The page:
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Google Sees Drop in Government-Backed Phishing Attempts

Google says it has seen a drop in the number of warnings sent for potential government-backed phishing or malware attempts last year, mainly due to improved protection systems.

Google says it has seen a drop in the number of warnings sent for potential government-backed phishing or malware attempts last year, mainly due to improved protection systems.

For several years, the company has been alerting users when identifying accounts that appear to be targeted by state-sponsored attackers, and in 2019 it sent nearly 40,000 such warnings. The number, however, represents a 25% decline compared to 2018.

“One reason for this decline is that our new protections are working—attackers’ efforts have been slowed down and they’re more deliberate in their attempts, meaning attempts are happening less frequently as attackers adapt,” Google says.

The countries targeted the most in 2019 include the United States, South Korea, India, Pakistan, and Vietnam, each with more than 1,000 targeted users.

In recent months, the Internet giant observed an increase in the number of attackers who impersonate news outlets or journalists, and says that even adversaries from Iran and North Korea are adopting this tactic.

The threat actors would impersonate a journalist to seed false stories with other reporters and spread disinformation, or would send benign emails to build trust with a journalist or foreign policy expert, and then send a malicious attachment, Google notes.

Foreign policy experts are often targeted by state-sponsored threat actors for their research, for access to organizations, or to connect with researchers or policymakers for subsequent attacks. Government-backed attackers mainly focus on geopolitical rivals, government officials, journalists, dissidents and activists.

According to Google, targeted accounts are usually hit multiple times, and this has happened to one in five accounts that received warnings in 2019. The attackers launch multiple attempts using different lures and accounts, or try to compromise an associate of their target if the initial attempt fails.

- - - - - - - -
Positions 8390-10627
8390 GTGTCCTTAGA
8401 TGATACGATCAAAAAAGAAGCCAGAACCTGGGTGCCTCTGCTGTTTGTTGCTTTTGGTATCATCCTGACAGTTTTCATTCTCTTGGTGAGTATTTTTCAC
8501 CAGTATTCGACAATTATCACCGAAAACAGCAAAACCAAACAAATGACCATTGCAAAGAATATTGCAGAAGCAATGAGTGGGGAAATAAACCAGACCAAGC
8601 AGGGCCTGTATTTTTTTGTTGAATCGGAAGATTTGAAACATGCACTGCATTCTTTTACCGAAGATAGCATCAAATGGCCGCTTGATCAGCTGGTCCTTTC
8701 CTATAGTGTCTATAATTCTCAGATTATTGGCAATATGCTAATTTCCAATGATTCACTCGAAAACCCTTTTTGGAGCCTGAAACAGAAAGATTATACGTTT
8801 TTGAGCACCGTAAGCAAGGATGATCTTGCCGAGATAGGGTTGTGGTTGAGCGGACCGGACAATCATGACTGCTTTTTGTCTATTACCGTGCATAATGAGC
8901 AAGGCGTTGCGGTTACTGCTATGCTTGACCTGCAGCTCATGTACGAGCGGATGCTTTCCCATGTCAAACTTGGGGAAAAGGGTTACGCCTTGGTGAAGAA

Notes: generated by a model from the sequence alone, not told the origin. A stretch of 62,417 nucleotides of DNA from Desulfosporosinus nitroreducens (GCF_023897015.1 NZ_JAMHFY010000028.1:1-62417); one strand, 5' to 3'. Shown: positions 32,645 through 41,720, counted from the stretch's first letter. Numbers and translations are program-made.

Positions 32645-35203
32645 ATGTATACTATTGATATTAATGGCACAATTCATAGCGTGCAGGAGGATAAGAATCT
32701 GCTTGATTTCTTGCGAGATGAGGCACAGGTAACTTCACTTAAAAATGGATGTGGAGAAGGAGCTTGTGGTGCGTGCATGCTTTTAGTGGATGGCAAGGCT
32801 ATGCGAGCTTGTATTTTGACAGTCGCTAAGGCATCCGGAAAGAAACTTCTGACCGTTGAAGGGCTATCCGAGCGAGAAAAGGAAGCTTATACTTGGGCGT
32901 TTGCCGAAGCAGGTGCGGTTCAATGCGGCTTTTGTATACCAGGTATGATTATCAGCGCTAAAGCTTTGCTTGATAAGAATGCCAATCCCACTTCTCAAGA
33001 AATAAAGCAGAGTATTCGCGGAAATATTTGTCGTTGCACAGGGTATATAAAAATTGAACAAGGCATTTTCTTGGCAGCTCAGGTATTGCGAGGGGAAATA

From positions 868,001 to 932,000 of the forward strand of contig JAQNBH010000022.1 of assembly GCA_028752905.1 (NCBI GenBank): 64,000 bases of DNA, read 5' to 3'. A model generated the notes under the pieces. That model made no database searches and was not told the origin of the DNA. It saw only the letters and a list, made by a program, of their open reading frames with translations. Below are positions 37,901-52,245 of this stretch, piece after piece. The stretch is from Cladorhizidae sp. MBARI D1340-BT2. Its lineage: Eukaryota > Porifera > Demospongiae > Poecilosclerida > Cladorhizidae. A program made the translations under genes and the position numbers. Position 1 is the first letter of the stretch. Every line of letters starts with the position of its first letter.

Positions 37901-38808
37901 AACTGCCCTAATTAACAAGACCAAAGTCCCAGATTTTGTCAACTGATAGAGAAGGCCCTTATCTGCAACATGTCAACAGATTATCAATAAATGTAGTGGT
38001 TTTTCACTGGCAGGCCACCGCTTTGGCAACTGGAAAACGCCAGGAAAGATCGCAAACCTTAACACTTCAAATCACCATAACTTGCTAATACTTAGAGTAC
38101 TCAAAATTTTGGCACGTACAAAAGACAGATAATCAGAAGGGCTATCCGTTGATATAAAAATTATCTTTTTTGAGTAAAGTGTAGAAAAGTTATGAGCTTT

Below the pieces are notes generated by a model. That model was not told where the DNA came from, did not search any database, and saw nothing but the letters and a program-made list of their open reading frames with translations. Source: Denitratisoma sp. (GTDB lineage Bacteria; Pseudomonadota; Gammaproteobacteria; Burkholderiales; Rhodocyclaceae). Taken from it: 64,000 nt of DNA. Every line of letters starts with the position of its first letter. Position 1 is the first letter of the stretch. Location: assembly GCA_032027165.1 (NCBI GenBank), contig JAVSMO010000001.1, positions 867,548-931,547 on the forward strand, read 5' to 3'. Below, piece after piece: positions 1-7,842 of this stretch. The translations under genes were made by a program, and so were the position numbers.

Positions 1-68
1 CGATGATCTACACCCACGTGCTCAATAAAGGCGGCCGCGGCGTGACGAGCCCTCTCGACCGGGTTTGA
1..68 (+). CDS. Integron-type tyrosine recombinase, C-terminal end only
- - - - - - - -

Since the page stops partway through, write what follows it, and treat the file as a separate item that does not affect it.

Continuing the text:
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Some of the attacks leverage zero-day vulnerabilities, which increases their chances of success. Although they make up a small number of the overall state-sponsored phishing attempts, these attacks are considered particularly dangerous.

Targeted zero-day vulnerabilities are immediately reported to vendors, with a 7-day grace period to deliver a patch or produce an advisory, after which the Internet giant makes information on the vulnerability public.

In 2019, zero-day vulnerabilities were discovered in Android, Chrome, iOS, Internet Explorer and Windows, and Google identified a single threat actor capitalizing on five such security flaws.

“Finding this many zero-day exploits from the same actor in a relatively short time frame is rare. […] The majority of targets we observed were from North Korea or individuals who worked on North Korea-related issues,” Google says.

Vulnerabilities that Google’s security researchers discovered last year include ones affecting Internet Explorer – CVE-2019-0676, CVE-2019-1367, and CVE-2019-1429; Chrome – CVE-2019-5786; and the Windows kernel – CVE-2019-0808.

Related: Google Shares Data on State-Sponsored Hacking Attempts

Related: Google Warns Users of Recent State-sponsored Attacks

Written By

Ionut Arghire is an international correspondent for SecurityWeek.

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